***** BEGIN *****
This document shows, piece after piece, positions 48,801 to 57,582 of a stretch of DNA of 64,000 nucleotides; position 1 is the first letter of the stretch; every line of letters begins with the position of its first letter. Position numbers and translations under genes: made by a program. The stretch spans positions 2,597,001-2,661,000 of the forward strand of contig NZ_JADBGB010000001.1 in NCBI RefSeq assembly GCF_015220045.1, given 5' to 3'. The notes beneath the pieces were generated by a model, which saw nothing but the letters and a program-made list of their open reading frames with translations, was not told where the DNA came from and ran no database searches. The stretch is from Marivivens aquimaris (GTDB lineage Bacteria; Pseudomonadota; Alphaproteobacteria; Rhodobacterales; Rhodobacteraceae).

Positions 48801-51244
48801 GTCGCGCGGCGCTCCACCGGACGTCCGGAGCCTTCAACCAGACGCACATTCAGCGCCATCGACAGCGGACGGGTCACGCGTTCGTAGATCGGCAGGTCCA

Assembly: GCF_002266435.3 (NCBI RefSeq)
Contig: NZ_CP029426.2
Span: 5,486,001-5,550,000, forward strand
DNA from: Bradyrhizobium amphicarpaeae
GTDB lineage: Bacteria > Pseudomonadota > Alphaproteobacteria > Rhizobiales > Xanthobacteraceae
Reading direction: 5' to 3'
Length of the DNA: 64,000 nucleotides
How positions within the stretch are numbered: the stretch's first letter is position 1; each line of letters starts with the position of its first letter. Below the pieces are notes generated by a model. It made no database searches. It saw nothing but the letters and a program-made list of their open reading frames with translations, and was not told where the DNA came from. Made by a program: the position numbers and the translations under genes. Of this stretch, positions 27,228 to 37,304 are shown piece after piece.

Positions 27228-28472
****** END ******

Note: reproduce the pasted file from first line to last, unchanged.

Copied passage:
This document shows, piece after piece, positions 48,801 to 57,582 of a stretch of DNA of 64,000 nucleotides; position 1 is the first letter of the stretch; every line of letters begins with the position of its first letter. Position numbers and translations under genes: made by a program. The stretch spans positions 2,597,001-2,661,000 of the forward strand of contig NZ_JADBGB010000001.1 in NCBI RefSeq assembly GCF_015220045.1, given 5' to 3'. The notes beneath the pieces were generated by a model, which saw nothing but the letters and a program-made list of their open reading frames with translations, was not told where the DNA came from and ran no database searches. The stretch is from Marivivens aquimaris (GTDB lineage Bacteria; Pseudomonadota; Alphaproteobacteria; Rhodobacterales; Rhodobacteraceae).

Positions 48801-51244
48801 GTCGCGCGGCGCTCCACCGGACGTCCGGAGCCTTCAACCAGACGCACATTCAGCGCCATCGACAGCGGACGGGTCACGCGTTCGTAGATCGGCAGGTCCA

Assembly: GCF_002266435.3 (NCBI RefSeq)
Contig: NZ_CP029426.2
Span: 5,486,001-5,550,000, forward strand
DNA from: Bradyrhizobium amphicarpaeae
GTDB lineage: Bacteria > Pseudomonadota > Alphaproteobacteria > Rhizobiales > Xanthobacteraceae
Reading direction: 5' to 3'
Length of the DNA: 64,000 nucleotides
How positions within the stretch are numbered: the stretch's first letter is position 1; each line of letters starts with the position of its first letter. Below the pieces are notes generated by a model. It made no database searches. It saw nothing but the letters and a program-made list of their open reading frames with translations, and was not told where the DNA came from. Made by a program: the position numbers and the translations under genes. Of this stretch, positions 27,228 to 37,304 are shown piece after piece.

Positions 27228-28472